Your tax rates are also going to depend heavily on what your business’s legal structure is, whether you’re a sole proprietor, a partnership, an LLC, or a corporation. 

So always, always, always confirm the rates with a certified bookkeeper or accountant first. And never assume that a tax law is going to stay the same from one year to the next, so make sure to keep your information updated accordingly.

As additional help, you should get a copy of the IRS’s “Tax Guide for Small Business” (Publication 334), from from any IRS office, along with a list of their other free small business publications. These are all excellent and reliable references. You can find these tax publications on the IRS’s website,

The details when it comes to tax laws are complicated, convoluted, and full of “ifs, ands, and buts”. The information that I’m presenting here is the bare minimum basics that you should keep an eye on as part of your financial processes. 

I am not a certified bookkeeper or accountant, so do not take my advice as the last word. These are just the basics that I’ve learned after running small businesses for 15 years. 

The overarching rule of thumb for this is to save more than you think you’ll need. You can always give out bonuses or invest that extra money back into your business later on.

Side note: I highly recommend investing any extra money back into your business, it’ll pay off much more in the long run compared to keeping it for yourself.

Alright, so sole proprietors must file a federal income tax return if your net earnings from self-employment (your business profit) are $400 or more for that year. Net earnings means your total gross revenue minus your total expenses. It’s also known as net profit.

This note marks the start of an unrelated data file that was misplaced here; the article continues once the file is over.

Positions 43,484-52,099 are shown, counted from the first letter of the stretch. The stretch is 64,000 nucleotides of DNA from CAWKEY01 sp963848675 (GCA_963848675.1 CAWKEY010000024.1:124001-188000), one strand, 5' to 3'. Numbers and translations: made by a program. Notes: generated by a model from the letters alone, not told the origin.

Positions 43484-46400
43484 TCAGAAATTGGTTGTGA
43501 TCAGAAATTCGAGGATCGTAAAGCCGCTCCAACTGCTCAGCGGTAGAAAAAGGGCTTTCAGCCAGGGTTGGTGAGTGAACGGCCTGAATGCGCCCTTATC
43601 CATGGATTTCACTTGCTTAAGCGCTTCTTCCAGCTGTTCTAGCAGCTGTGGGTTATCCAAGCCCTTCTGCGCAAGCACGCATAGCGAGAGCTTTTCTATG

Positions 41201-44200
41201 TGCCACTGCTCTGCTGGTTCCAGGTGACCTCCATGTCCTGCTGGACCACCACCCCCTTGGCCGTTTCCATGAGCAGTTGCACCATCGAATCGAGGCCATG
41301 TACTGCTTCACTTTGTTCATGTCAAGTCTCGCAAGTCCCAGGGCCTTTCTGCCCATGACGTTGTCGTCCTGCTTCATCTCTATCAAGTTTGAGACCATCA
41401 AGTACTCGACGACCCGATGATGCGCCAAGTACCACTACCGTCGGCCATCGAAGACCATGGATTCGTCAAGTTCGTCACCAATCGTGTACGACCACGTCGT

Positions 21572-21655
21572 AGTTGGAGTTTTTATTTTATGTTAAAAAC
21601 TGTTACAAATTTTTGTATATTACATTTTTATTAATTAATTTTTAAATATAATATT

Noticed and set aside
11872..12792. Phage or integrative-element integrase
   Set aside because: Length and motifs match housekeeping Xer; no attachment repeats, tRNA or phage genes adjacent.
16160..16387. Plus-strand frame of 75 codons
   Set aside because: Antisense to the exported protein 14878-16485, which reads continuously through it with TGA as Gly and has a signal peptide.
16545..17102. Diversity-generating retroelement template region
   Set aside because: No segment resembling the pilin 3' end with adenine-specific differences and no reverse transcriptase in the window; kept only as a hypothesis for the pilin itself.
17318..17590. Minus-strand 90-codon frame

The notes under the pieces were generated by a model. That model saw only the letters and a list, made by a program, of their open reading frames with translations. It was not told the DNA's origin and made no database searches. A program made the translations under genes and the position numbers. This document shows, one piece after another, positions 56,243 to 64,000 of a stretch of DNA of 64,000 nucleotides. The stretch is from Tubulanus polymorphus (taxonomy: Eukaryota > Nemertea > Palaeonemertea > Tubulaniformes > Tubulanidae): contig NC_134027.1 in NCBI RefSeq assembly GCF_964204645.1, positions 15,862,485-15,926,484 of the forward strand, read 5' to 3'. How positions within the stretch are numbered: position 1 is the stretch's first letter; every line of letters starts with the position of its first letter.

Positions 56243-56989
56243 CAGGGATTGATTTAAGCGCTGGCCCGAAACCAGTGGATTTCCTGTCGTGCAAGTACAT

Partnerships, corporations, and LLCs must file a return no matter what the profit or loss is.

Generally, sole proprietors, partnerships, and LLCs must submit their federal tax return by April 15th. Corporations must submit their federal tax return by March 15th.

Remember, all of this is highly dependent on your business’s legal structure and your city, county, state, and federal laws.

And, if you are interested in learning more or getting a deeper understanding of the basics that I’m presenting today – there’s a fantastic book called Small Time Operator by Bernard Kamoroff that I highly recommend you check out.

I consider this book to be my Bible when it comes to creating and running a small business. I’ve read through it multiple times at different phases in my life and each time I learn something new and worthwhile. It is my go-to reference tool when I have questions about financials, taxes, legalities, hiring/firing, and everything in between. I highly recommend this for anyone who is considering starting their own small business, or anyone who wants to make sure their existing small business is on the up and up.

So next time, we’ll be going more in depth into the third step of Processes & Systems, the Client Journey. I hope to interweave my personal experiences with the business lessons I learned along the way so that I can paint a full picture for you guys.

And please let me know what you think! I am always open to feedback and love connecting with my audiences.

If you want to learn more, I personally invite you to join us in the Balanced Business Leaders VIP Group Program. In as little as one hour per week, you will walk away with a clear action plan to grow and scale your business sustainably.

Please visit for more information.

You can find the episode outline, video recording, transcript downloads, related links, etc. below.

And, until next time, love you all, take care, and I hope you have a good day wherever you are.

[music outro]